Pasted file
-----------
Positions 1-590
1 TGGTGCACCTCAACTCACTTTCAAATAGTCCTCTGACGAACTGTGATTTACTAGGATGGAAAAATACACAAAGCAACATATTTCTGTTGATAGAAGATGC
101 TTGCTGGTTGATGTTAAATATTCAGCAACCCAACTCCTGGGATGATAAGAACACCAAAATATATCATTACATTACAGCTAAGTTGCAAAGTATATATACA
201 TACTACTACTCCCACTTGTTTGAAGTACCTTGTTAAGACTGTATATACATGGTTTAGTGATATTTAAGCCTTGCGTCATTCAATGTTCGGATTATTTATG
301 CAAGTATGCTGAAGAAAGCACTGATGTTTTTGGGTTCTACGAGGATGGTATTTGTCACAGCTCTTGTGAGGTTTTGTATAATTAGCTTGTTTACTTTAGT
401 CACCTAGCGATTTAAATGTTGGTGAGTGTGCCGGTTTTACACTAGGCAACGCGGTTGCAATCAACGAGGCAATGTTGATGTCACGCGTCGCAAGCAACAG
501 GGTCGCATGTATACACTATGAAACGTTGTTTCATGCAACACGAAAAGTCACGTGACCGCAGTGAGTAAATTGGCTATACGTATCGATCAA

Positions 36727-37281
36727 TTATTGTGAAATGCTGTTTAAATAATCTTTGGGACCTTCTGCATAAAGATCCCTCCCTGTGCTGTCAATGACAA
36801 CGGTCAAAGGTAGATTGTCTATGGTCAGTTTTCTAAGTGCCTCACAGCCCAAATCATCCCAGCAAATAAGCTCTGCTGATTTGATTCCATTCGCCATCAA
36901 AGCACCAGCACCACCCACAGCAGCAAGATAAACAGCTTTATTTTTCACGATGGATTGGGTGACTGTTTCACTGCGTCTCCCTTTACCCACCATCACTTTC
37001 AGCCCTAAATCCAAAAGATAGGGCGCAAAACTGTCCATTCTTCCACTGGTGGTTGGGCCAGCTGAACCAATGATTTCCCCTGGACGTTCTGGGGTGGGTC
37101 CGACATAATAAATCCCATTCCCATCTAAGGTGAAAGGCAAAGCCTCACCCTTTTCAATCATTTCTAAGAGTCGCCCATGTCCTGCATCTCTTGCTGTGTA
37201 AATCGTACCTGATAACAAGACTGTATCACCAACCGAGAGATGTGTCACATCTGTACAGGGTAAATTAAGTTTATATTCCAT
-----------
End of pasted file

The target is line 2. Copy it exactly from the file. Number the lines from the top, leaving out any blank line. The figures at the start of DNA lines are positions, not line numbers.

1 TGGTGCACCTCAACTCACTTTCAAATAGTCCTCTGACGAACTGTGATTTACTAGGATGGAAAAATACACAAAGCAACATATTTCTGTTGATAGAAGATGC